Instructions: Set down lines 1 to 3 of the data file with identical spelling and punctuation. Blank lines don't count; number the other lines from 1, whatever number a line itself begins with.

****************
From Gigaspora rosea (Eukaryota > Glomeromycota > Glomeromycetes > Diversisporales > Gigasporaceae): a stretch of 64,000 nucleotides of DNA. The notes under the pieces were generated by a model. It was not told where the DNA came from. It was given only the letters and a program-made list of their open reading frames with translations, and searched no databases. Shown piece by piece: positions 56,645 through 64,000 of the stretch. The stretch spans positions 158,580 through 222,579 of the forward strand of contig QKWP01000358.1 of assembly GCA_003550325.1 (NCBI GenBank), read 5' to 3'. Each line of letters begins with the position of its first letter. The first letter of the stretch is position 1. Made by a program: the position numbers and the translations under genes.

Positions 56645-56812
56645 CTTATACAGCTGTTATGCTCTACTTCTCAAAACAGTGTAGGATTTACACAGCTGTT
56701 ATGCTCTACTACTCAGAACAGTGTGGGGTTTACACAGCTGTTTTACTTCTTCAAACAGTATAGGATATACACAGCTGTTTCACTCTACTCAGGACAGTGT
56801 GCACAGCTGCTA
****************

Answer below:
From Gigaspora rosea (Eukaryota > Glomeromycota > Glomeromycetes > Diversisporales > Gigasporaceae): a stretch of 64,000 nucleotides of DNA. The notes under the pieces were generated by a model. It was not told where the DNA came from. It was given only the letters and a program-made list of their open reading frames with translations, and searched no databases. Shown piece by piece: positions 56,645 through 64,000 of the stretch. The stretch spans positions 158,580 through 222,579 of the forward strand of contig QKWP01000358.1 of assembly GCA_003550325.1 (NCBI GenBank), read 5' to 3'. Each line of letters begins with the position of its first letter. The first letter of the stretch is position 1. Made by a program: the position numbers and the translations under genes.

Positions 56645-56812
56645 CTTATACAGCTGTTATGCTCTACTTCTCAAAACAGTGTAGGATTTACACAGCTGTT